Dalek Prime wrote: Reading is definitely exciting, yes. It can transport one to amazing places and adventures, for sure.
But there can be more to reading than simple distraction, or escapism, no?
What do you think of 'bibliotherapy' - which I think is about prescription of works of fiction, philosophy, poetry or creative non-fiction particularly tailored to meet individual needs or desires ?

Book-matching for an ideal travel companion...?
Or is it more fun to leave it to chance...
It is nice when you stumble upon a great story or non-fiction work by chance, opening up new venues, but I try to tailor my reading to my interests, or let people with more expertise in a field recommend something they believe might complement my needs or interests. I have a philosophy professor friend doing this for me at the moment, that I don't limit myself.
Sounds good :)
and you have confidence that this philosophy friend isn't too biased towards own interests...
or does it not matter that, even if you don't limit yourself, there may well be some unseen, or hidden, constraint...
Suppose it's all a learning process, anyway.

duszek
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Re: Books as friends

Post by duszek » Sun Jan 08, 2017 8:28 am

Marjoram

When I said that Maslow did not beautify I meant that he expressed his honest views about bad things too. But in a humorous way.

At the airport Domodedovo (in Moscow ?) he muscled in into the cafeteria to get some food, only to discover some bad items (which I don´t need to repeat) and some good ones.

He went to great pains to learn Russian, he described the experience as a slave camp with lots of drill, drill, drill.
Perhaps it was this terrible experience that led to cancer ? If you suffer a lot during a certain period of time your body and soul cannot thrive.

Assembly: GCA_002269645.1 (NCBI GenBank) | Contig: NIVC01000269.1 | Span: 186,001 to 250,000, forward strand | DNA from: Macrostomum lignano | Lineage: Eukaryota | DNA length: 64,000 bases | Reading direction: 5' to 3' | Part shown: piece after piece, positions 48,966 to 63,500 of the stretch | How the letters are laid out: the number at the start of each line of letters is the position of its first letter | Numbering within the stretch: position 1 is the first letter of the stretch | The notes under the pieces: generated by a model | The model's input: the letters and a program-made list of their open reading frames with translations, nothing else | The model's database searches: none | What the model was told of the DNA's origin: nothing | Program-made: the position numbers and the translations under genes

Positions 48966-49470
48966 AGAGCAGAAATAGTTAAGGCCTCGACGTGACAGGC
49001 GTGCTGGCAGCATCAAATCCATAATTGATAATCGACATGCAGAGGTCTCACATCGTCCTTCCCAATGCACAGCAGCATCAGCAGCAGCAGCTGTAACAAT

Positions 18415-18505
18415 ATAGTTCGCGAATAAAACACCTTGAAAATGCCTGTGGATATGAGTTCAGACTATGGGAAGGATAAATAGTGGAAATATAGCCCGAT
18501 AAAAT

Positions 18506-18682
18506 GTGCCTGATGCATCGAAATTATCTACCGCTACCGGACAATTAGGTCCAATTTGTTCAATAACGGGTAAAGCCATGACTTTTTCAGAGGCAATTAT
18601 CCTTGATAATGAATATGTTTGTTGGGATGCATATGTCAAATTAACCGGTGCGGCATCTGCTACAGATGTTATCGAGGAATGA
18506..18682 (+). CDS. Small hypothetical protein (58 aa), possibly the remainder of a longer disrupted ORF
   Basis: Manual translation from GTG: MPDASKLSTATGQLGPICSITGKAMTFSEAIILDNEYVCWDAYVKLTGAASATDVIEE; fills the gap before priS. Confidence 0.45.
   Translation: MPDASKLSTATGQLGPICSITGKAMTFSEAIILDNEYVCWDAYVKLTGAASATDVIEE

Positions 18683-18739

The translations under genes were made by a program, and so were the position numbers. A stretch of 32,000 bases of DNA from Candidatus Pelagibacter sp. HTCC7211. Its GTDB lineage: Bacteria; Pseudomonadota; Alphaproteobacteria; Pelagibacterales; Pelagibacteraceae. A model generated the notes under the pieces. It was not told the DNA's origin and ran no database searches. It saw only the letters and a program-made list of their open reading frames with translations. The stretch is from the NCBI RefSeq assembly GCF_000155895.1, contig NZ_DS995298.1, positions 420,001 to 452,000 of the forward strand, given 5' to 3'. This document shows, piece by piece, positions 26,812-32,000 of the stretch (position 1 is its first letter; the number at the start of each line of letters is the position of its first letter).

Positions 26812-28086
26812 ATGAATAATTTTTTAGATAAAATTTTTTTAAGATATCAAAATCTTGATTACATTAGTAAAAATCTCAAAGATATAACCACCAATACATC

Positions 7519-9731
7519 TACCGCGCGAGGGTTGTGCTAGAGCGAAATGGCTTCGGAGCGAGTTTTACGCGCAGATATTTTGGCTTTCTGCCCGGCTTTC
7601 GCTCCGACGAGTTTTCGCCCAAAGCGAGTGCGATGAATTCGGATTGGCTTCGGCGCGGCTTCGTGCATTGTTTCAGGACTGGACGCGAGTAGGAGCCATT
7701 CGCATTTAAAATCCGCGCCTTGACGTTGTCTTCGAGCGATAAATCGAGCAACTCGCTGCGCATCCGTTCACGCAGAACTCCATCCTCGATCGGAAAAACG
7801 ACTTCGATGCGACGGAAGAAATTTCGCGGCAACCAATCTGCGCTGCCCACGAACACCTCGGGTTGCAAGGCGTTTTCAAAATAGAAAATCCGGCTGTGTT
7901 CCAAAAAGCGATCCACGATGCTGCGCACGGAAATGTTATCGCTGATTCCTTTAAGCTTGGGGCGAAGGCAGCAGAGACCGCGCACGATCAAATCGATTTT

duszek
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Re: Books as friends

Post by duszek » Sun Jan 08, 2017 8:32 am

A book can make you stop thinking about something that worries you too much and annoys you.

I like to listen to a writer reading his own novel or to an audio book in general, in a lying position, with the legs up for blood circulation and moving my arms and holding dumb-bells. That way the concentration is good and one can improve one´s muscles at the same time.

marjoram_blues
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Re: Books as friends

Post by marjoram_blues » Sun Jan 08, 2017 12:27 pm

duszek wrote:Marjoram

When I said that Maslow did not beautify I meant that he expressed his honest views about bad things too. But in a humorous way.

At the airport Domodedovo (in Moscow ?) he muscled in into the cafeteria to get some food, only to discover some bad items (which I don´t need to repeat) and some good ones.

He went to great pains to learn Russian, he described the experience as a slave camp with lots of drill, drill, drill.
Perhaps it was this terrible experience that led to cancer ? If you suffer a lot during a certain period of time your body and soul cannot thrive.
Thank you, duszek, for the explanation; it makes sense, given what little I have read of him.
I wouldn't like to speculate on the cause of his cancer; there are so many different types and factors involved.
I intend to read more of Maslow...